Jacksonville Hope Lodge to offer support, free lodging for cancer patients; Best Buy founder donates $9.6M

  • By
  • | 12:00 p.m. October 9, 2014
  • | 5 Free Articles Remaining!
Chris Wong and Best Buy founder Richard Schulze
Chris Wong and Best Buy founder Richard Schulze
  • Business
  • Share

Chris Wong spent five months of his life at Hope Lodge.

Or, as the Jacksonville native calls it, he has “a little bit of experience” with free lodging for adult cancer patients and their caregivers.

In the next several years, patients in Jacksonville will have that opportunity.

After being diagnosed with Stage IV non-Hodgkins lymphoma on Memorial Day in 2009, Wong went through nine months of chemotherapy before a stem cell transplant at UF Health Shands in Gainesville. Doctors told him the recovery meant he needed to be within 15 minutes of the hospital.

It was the same requirement when the cancer came back less than two years later.

“It’s a vital resource for someone undergoing cancer treatment,” Wong said of the Hope Lodge.

The American Cancer Society announced Wednesday the “vital resource” would soon call Jacksonville home.

A 32-room private facility that includes community areas, kitchens, family rooms, a library and more is scheduled to be built on the campus of Mayo Clinic Florida in the Intracoastal West area of town.

It will take a $19.2 million capital campaign to construct and operate, but the endeavor already has a big supporter who also understands the value of the facility.

The Richard M. Schulze Family Foundation will contribute half the amount, or $9.6 million. Schulze, the founder of Best Buy, created the foundation in 2004 to benefit health, education and human services programs.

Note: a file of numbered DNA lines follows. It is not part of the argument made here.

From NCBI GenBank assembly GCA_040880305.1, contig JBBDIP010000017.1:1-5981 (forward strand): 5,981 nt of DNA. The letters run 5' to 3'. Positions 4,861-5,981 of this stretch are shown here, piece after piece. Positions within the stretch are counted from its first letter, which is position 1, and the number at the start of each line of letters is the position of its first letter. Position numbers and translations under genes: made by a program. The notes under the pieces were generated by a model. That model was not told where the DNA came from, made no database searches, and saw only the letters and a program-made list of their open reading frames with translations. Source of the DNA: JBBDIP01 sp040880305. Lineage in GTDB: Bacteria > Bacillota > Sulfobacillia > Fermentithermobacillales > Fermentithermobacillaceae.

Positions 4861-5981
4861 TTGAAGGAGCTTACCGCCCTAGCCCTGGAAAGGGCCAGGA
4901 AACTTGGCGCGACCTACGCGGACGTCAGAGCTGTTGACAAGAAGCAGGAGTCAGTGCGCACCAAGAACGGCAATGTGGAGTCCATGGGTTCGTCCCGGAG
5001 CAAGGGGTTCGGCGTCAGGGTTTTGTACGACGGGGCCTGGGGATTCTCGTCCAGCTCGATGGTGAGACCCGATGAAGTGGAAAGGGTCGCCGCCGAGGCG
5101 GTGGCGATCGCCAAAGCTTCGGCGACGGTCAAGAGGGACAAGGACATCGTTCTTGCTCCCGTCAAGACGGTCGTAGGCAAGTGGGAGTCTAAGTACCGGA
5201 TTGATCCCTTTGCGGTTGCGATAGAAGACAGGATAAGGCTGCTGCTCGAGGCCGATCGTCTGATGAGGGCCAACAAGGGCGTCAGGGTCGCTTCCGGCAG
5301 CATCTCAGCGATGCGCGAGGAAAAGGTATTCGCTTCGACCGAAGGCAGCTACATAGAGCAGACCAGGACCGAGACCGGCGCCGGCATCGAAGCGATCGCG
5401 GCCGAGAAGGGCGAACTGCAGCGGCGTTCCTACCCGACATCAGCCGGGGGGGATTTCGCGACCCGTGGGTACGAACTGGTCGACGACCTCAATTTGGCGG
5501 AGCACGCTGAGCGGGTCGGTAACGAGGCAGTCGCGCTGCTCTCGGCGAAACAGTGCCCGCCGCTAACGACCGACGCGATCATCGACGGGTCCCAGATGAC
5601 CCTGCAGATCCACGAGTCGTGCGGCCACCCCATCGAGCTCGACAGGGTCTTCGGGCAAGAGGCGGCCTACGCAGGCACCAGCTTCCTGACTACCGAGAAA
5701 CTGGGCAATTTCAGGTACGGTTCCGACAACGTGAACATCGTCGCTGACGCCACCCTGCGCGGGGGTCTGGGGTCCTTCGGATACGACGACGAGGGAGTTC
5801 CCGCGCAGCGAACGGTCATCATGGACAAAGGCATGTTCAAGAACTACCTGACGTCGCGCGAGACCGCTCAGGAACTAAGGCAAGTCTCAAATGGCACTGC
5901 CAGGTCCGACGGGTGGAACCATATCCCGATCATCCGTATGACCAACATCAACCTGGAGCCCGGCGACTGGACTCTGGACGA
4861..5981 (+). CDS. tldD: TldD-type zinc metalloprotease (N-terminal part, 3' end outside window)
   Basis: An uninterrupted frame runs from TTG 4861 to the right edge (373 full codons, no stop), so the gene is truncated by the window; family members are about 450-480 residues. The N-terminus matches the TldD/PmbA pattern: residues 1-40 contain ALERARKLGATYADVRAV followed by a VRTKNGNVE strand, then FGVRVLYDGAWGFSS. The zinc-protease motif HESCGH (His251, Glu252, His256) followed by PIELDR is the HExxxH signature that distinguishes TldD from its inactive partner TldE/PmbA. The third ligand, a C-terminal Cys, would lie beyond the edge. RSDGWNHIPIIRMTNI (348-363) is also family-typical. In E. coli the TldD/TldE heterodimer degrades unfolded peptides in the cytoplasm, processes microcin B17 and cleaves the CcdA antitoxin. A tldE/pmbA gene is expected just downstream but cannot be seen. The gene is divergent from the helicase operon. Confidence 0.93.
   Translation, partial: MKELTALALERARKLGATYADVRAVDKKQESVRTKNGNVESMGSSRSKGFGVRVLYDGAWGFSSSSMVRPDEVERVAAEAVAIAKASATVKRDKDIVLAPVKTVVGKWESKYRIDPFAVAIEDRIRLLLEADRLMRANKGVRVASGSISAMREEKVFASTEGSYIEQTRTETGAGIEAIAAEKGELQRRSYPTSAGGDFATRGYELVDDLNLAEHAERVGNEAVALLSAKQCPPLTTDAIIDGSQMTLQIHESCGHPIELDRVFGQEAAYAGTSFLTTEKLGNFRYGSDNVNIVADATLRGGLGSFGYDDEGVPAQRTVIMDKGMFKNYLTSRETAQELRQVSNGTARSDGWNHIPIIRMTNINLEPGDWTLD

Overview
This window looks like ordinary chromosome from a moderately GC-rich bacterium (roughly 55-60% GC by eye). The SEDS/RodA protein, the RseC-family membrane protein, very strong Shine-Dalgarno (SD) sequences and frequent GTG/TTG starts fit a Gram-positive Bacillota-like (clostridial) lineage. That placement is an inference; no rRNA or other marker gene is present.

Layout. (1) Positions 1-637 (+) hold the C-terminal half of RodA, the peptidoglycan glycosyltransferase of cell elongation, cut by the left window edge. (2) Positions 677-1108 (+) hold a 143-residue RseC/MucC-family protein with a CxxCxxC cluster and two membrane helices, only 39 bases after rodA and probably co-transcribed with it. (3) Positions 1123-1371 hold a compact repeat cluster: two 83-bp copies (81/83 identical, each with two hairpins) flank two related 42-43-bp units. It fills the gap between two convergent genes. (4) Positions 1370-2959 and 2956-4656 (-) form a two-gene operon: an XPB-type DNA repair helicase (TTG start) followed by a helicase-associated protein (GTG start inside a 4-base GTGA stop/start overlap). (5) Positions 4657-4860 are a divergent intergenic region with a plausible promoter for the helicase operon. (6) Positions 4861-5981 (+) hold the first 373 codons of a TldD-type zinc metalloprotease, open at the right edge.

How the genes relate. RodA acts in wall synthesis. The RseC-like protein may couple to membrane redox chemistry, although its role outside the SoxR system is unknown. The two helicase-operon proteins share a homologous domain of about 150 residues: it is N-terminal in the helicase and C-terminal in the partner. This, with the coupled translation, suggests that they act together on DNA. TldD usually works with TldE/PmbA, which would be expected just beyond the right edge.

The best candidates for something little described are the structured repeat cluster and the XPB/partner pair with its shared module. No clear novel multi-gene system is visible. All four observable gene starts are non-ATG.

The Hope Lodge program has special sentiment to him. He lost his wife of almost 40 years to mesothelioma, a cancer affecting the membrane of the lungs. The couple lived in Minneapolis, but the facility was at Mayo Clinic in Rochester, Minn. He recalled the “arduous” journey of traveling back and forth.

Instead of hotels or motels as lodging, Schulze said the Hope Lodge is a better place for the thousands who are diagnosed with cancer each year. The facility, he said, offers a support system that can’t be found in other lodgings.

He committed $7.5 million to two Hope Lodges — one in Rochester, the other in Minneapolis.

They are part of the 31 other Hope Lodges across the U.S, with two in Florida in Gainesville and Tampa. In addition to the Jacksonville gift, Schulze’s foundation also is providing $1.1 million in funding for renovations of the Tampa facility.

The capital campaign for the local facility will run through 2017, with construction slated to start and finish in 2018.

Schulze said he hopes his gift will makes others in the Jacksonville community “wrap their arms” around the possibility and contribute for cancer patients.

For patients like Wong, who needed the facility.

During his stays, he couldn’t really interact with the other people staying there. After his immune system was wiped out, his recovery couldn’t really allow it. Near the end of his stay, he was able interact a little more.

Yet, while he couldn’t, his mother did.

She was his primary caretaker and ended up making two friends with which still frequently talks.

“That’s what makes the lodge invaluable,” Wong said. “It’s someone you can relate to, someone who understands.”

[email protected]





Special Offer: $5 for 2 Months!

Your free article limit has been reached this month.
Subscribe now for unlimited digital access to our award-winning business news.